The target of more White House Correspondents' Dinner insults than any other — even President Obama couldn't resist, congratulating Jake Tapper for having "left journalism to join CNN" — the network's stony-faced anchors and political pundits are laughing all the way to the bank, having demolished Fox News in the ratings for five of the past eight months. (CNN chief Jeff Zucker boasted this year that the network earns $200,000 per 30-second ad on debate nights.) To stay in Trump's good graces, CNN installed a fervent Trump apologist, Jeffrey Lord, as a full-time panelist. Lord defended Trump's refusal to disavow a Ku Klux Klan endorsement by explaining that the KKK "is a function of the left — it was the military arm of the Democratic Party, hello?" The result: Trump didn't boycott a single CNN debate.
Five Thirty Eight's Nate Silver
Big-data messiah Nate Silver has staked his professional reputation on accurate predictions. That's why, among the many, many pundits who said Trump would never happen, that wrong call was perhaps most corrosive to Silver's brand. The first erroneous post, from June 16, 2015, used a dot-riddled chart to demonstrate how Trump is the least-liked presidential candidate of all time. (While that may hold true, it incorrectly extrapolated that he was unelectable for that very reason.) "Trump has a better chance of cameoing in another Home Alone movie with Macaulay Culkin," the story declared, a reference to Trump's cameo in Home Alone 2. As Trump's popularity grew, Silver tossed out a series of dismissive theories: It was "name recognition"; it was the "troll factor." By November, Trump couldn't win because "nobody remotely like Trump has won a major-party nomination in the modern era." It went on like this until Feb. 10, 2016, the day after the New Hampshire primary, when Silver conceded: "Republicans Need to Treat Donald Trump as the Front-Runner." Too little, too late? Maybe the numbers will offer answers.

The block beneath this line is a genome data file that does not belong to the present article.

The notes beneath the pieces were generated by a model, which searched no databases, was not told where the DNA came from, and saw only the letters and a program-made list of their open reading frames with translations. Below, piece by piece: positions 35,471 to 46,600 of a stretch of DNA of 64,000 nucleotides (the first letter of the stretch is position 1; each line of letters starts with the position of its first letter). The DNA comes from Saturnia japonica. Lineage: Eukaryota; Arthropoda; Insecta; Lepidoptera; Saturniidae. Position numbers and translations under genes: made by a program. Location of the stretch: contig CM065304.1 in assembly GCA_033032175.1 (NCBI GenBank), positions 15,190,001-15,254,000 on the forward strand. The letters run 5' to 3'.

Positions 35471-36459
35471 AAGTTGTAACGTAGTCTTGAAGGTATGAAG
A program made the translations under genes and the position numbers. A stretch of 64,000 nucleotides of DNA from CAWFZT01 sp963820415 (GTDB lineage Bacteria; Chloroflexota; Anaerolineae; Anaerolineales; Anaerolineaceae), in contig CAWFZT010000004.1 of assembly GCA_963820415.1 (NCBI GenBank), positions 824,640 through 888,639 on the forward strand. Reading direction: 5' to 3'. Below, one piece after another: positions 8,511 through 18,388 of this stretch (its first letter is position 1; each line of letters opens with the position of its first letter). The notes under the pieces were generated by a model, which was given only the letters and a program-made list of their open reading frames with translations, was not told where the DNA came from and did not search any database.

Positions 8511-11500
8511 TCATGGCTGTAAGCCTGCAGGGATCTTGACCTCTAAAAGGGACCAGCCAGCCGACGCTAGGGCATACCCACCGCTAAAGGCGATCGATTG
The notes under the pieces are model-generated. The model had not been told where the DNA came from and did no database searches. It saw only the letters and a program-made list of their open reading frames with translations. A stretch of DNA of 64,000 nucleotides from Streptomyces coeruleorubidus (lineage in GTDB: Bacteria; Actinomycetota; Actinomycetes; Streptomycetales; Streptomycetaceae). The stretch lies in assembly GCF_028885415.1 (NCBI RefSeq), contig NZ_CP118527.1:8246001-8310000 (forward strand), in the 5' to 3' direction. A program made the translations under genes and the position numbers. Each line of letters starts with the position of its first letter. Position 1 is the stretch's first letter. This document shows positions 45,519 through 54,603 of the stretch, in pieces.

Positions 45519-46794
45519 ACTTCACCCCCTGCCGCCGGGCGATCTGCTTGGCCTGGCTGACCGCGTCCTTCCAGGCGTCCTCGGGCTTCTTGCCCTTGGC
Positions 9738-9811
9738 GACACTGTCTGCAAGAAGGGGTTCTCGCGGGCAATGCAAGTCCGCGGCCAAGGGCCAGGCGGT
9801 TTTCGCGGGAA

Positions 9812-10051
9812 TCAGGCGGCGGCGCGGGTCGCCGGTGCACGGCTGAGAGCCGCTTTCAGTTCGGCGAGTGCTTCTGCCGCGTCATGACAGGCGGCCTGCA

The Huffington Post
Arianna Huffington's online news-and-opinion repository made a splashy gamble upon Trump's June 16, 2015, campaign announcement, declaring that all "coverage of Donald Trump's 'campaign'" (scare-quotes theirs) would be filed in the entertainment section. “Our reason is simple,” the post explained. “Trump’s campaign is a sideshow.” By December, the coverage started appearing in the politics section. "We are no longer entertained," Huffington wrote in an anti-Trump op-ed that accompanied the editorial decision. More recently, she told CNN: “Donald Trump is both a buffoon and dangerous. We’re going to cover him in both ways.” Trump both ways: A dish better left off the menu.
The conservative New York Times columnist made some of this election's most confident pronouncements — which have come back to haunt him through endless retweets. "The entire commentariat is going to feel a little silly when Marco Rubio wins every Republican primary," he wrote in September 2015, and which has been retweeted over 3,000 times. Four months later: "TRUMP HAD A CEILING HE ALWAYS HAD A CEILING I TOLD YOU HE HAD A CEILING I TOLD YOU I TOLD YOU I TOLD YOU YOU LAUGHED BUT I TOLD YOU." (To Douthat's credit, he doesn't delete them.) For a better read on his current state of mind, head to his first post-Indiana column: a mournful capitulation to the inevitability of Trumpism entitled, "The Defeat of True Conservatism."